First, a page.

A PHOTOGRAPHERS JOURNEY-Splash Photography-Update 1

Photo 2000 of Splash Test

2021 is the year that I got out of my photography comfort zone and started to try forms of photography that are not very common, but very interesting and challenging.  Splash photography is one of the most challenging and the one that I decided to start with.  So far in the past 6 weeks I have taken about 2000 pictures and I probably have 4-5 decent pictures.  To say that this is testing both my patience and skill is an understatement.

 GEAR:

 In the old day if you wanted to do splash photography, you would take a zip lock bag with water, cut a small hole at the tip.  You then would try and time the moment when the drop it the water to fire you camera/flash.  Will in 2021 there are devices that will create the drop on demand and then after a delay fire your camera or flash.  I am using a Miops Splash unit, with a Miops Flash adapter to trigger my Godox flashes. Now my experience with the Miops Splash has not been the best.  The unit is designed to trigger either your camera or flash.  My first unit would trigger a flash, but not the camera.  Now Customer Service was fantastic, but the bottom line was that they shipped me another unit.  This unit works correctly, but does leak a little.  No big deal, just a little disappointing. Miops provides an Android app that, through Bluetooth, connects to the splash unit.  This software allows you set the time of the drops (in msec), and the delay before the camera/flash is fired.  It also allows you to create up to 4 drops to create collisions.  So far I have only been able to get just 1 picture of 2 drops.

 I am using my Canon 5dMarkIII mounted on a Platypod Max.  I have a Tamron 90mm/f2.8  Macro lens, right now set to 1:1. My flashes are a Godox X2t controller and 2-TT600 flashes.  I have a Surface Pro 7 with Lightroom installed so I can tether the camera and see the results in real time and am using a Canon remote trigger to trigger the camera. (When I have the Miops trigger the flash) 

SETUP:

As you can see from the picture below, I have this set up in office for now.  The surface the camera is mounted on is made of caulk so that I can use the adjustment legs on the Platypod to adjust both level, height and keep the Platypod from moving   I have a dish to catch the overflow from the bowl.  I started with just plain backgrounds, but when I posted my first picture for review on Kelbyone community, the suggestions were that the background should be more interesting than just a plain color. I also have a notebook to record my setting and the associated pictures that come close to capturing what I want.

Splash Photography Setup

When I am in Camera trigger mode, I have the controller mounted on the camera.  The camera closest to you is my main flash.  The one in the back is, I guess you would call it a fill flash.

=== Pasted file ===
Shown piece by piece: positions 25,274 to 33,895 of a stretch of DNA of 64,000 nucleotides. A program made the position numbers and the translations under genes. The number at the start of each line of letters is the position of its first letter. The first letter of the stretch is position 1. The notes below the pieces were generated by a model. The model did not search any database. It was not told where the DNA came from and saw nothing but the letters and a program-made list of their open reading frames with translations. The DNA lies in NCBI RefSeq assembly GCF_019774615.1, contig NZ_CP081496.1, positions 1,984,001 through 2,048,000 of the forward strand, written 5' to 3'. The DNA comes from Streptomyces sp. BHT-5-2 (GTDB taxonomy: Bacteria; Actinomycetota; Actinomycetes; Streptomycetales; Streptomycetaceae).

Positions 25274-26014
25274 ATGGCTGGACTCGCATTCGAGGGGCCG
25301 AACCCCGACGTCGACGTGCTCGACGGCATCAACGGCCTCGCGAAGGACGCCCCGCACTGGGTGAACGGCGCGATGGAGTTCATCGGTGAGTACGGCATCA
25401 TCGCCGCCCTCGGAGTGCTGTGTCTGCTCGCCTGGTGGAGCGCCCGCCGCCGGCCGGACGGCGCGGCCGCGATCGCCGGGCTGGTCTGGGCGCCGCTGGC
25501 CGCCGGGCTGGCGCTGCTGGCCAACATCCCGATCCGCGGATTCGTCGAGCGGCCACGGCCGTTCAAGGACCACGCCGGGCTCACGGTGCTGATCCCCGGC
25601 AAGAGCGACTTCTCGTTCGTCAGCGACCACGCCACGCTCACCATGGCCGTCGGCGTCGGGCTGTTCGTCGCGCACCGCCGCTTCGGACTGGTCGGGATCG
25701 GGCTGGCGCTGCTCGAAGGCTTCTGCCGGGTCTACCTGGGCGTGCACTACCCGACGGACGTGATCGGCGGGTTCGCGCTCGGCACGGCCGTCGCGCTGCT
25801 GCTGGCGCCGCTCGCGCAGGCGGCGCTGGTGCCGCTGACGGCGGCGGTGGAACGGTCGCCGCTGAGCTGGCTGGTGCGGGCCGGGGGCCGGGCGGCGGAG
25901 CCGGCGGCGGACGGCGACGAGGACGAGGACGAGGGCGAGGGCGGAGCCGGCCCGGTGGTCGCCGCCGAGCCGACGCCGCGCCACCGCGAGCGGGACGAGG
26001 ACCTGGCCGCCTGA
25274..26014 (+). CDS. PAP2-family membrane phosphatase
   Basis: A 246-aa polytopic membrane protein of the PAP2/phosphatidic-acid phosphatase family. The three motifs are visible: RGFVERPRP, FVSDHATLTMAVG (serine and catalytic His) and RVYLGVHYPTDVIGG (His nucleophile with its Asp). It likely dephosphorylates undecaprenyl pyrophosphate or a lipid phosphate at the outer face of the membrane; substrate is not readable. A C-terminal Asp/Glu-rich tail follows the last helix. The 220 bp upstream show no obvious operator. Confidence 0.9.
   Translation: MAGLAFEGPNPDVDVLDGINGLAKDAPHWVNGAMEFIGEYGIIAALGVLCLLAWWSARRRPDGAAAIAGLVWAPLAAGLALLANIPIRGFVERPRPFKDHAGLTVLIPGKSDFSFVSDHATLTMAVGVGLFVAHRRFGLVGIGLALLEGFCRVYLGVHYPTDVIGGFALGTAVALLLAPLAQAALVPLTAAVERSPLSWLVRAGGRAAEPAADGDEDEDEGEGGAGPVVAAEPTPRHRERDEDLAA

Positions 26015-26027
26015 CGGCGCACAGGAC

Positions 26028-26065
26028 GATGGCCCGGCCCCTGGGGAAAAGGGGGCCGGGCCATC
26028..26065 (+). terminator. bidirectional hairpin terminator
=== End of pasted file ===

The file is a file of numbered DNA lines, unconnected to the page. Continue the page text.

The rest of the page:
The water solution in the bowl is made up of tap water and Xanthan Gum.  This give the water a higher viscosity and is supposed to produce higher splash drops.  So far in the splash unit I have only been using plain water as I am not sure using the Xanthan Gum mixture will clog the nozzle. 

SETTINGS:

When discussing any picture, one of the first questions a fellow photographer will ask is “What are the camera settings?” Well let me tell you. The camera is the easiest part of this whole process.  They are pretty standard.  My f-stop is set to between f/8 and f/16.  My shutter speed in all cases is 1/125 and my ISO is 100, though I have been experimenting with higher shutter speed.  My main flash is set to 1/32 to 1/64 and the fill flash is set to 1/128.  Both flashes are set to rear curation sync. This is the easy part J 

Now for the splash unit. This is where you need the patience of Job to get a decent drop. While the splash unit can produce up to 4 drops, I have been just trying to get one drop that can produce a high enough splash that you can see the separation from the water surface to the top of the drop.  What I have learned so far is that having the splash trigger the Camera is not the way to go. Why you may ask, well it all has to do with the flow of electricity and the built in delay in my camera for shutter speed (OK, no mirrorless comments, I have tried it with mirror lock up and found that there is still a delay in the camera). The software allows you to set the shutter delay and the duration of the pulse.  I have reached the point where the pulse length is set to max and the shutter delay is set to 0.  With the delay  from the time the first drop is released to the trigger set to 0, I am still getting less than 1% of photo that show the end of the splash.  How do I know, I have taken slow speed videos of the operation and can see that the camera fires too late. So I have switched to having the Splash fire the flash. 

So this is as far as I have gone with the Camera Triggering.  I received the Flash Adapter and just started testing the setup. When in flash mode, I mount the controller to the Miops Flash adapter. The Camera is then set to Manual mode and I trigger it with the remote trigger with a shutter speed of 1 sec. 

Over the next few weeks I will continue my testing.  As I make progress I will be posting pictures on my Instagram account, bella_mondo_images as well as posting updates in my Blog.  If you have any experience with this process, please feel free to post a comment.